Introducing our Heavenly Mother’s Day Series

CW: Suicidal thoughts

I moved to Oakland five years ago. One of my first outings in the Bay Area was a gathering at Carol Lynn Pearson’s house where she gave each of us copies of her play, Mother Wove the Morning. It sat on my shelf for months because I didn’t want to open up Heavenly Mother-less wound I had.

When I finally read it, half a year later, I discovered that I was right in that it was an intense experience. I loved reading it and yet I ached. I wanted a relationship with Heavenly Mother, but I didn’t know how. Unfortunately the bigger question for me was “why.” Why should I have a relationship with Her?

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The 5th Sunday Project

the 5th sunday projectIn today’s world of internet communication, we Mormons have access to a lot of information about our faith. [ ie – Websites are dedicated to our temple ceremonies, scriptures, and interests. The Bloggernacle is full of thoughts and attitudes about devotion, practice, and culture. And The Church itself puts out videos, article, recourses, and essays on lds.org.] Some of this information is troubling and difficult to absorb. Many are concerned. These concerns range from authenticity questions about LDS scripture to race imbalances.

My concern is for women in the church. I am concerned that in our patriarchal structure of governance, women have limited visibility and voice. I am concerned that in the exclusivity of male-only Priesthood, women have a reduced development in spiritual gifts and inadequate outlets sacred expression.

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New Series: #VisibleWomen: You can’t be What You can’t See

My years in the Young Women’s organization were rough on me. Part of it was just teenage awkwardness and the rest was teenage cliquishness. As soon as I turned 18, I switched to Relief Society. I have a December birthday, so I spent the last half of my senior year out of Young Women’s. For me, Relief Society was a level playing field filled with a rich history of strong women. Age didn’t matter, we were all women together.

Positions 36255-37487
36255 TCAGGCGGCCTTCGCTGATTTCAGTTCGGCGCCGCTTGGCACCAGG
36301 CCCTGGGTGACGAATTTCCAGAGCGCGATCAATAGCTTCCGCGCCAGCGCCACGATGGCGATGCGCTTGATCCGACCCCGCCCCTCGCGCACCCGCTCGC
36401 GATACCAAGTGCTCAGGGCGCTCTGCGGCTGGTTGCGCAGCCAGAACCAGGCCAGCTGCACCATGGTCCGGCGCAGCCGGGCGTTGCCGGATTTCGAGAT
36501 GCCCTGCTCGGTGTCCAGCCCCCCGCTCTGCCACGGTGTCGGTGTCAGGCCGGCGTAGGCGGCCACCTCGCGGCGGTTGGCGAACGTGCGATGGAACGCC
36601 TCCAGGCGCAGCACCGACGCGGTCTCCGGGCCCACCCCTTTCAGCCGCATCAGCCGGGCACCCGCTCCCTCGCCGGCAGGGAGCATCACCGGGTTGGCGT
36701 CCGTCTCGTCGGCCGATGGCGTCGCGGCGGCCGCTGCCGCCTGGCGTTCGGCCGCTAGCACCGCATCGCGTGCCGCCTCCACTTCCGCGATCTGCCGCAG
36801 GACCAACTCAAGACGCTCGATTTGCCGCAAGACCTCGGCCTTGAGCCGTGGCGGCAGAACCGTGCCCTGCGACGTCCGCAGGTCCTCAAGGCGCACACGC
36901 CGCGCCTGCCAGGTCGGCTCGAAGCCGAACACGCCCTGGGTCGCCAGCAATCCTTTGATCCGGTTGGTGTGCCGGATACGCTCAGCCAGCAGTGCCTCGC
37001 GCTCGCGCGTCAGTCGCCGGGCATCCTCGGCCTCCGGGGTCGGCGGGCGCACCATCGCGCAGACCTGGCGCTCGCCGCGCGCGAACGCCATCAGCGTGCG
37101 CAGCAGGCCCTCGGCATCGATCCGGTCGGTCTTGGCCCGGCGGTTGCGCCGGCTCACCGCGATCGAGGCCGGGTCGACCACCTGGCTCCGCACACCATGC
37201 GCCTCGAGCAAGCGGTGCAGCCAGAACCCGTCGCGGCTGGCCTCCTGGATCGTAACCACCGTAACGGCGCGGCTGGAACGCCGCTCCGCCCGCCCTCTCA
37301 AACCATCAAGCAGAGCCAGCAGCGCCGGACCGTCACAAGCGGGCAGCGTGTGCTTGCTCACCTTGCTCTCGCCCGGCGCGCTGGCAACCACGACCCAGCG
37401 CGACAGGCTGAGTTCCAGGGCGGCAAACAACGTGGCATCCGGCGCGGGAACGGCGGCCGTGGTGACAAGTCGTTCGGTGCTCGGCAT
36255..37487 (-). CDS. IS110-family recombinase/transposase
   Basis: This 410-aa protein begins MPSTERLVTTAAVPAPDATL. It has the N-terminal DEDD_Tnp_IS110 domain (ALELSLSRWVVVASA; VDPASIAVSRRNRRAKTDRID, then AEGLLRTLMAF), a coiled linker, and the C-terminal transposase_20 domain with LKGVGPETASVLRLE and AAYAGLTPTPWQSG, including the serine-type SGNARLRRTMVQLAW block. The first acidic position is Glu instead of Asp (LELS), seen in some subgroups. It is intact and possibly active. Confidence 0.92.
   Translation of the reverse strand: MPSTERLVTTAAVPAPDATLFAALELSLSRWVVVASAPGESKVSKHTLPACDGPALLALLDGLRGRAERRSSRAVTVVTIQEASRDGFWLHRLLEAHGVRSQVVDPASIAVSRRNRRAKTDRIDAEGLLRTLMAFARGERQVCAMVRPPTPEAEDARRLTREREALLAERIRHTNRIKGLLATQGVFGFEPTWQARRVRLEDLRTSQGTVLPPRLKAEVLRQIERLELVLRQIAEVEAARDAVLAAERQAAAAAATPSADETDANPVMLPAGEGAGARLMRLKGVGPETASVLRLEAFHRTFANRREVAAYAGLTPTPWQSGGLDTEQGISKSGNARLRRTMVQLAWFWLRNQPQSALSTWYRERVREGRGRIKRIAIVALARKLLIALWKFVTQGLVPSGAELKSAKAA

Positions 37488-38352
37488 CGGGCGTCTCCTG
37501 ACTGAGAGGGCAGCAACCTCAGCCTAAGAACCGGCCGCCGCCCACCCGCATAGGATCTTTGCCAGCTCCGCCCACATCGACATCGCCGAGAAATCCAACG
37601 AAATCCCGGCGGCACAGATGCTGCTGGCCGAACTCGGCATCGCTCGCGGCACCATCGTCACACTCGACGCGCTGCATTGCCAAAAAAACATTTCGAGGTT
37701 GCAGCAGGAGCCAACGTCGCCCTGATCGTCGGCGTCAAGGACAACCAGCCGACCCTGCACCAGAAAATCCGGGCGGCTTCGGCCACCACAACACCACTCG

I was called as the Relief Society pianist and paired with one of my seminary teachers as visiting teaching partners. We were assigned to teach one of the other seminary teachers. I’ll let you all imagine how odd it is to refer to your seminary teachers as Sister So-and-so on the weekdays and by first names on Sunday.

Very quickly I learned that all was not well in Relief Society Land, either. The seminary teacher I was supposed to visit teach didn’t like the visiting teaching program and requested that we not visit her. My companion would do lunch with her (and obviously was in constant contact because of sharing the job of teaching seminary) and that was my extent of visiting teaching.

It was both shocking and good for me to learn that a person that I looked up to as a spiritual leader didn’t follow all the programs of the Church exactly. I think it has helped me be more compassionate with people whose needs must to be addressed differently. I still very much believe in Relief Society and its attempt at its expansive mission, but it’s obvious that it isn’t reaching everyone. From Ordain Women to Mormon Women Stand, Mormon women are creating organizations to fill the gaps that the church programs are leaving behind. Of course, Relief Society can’t be everything to everyone, but I believe it, and in turn the Church, can be more to more people.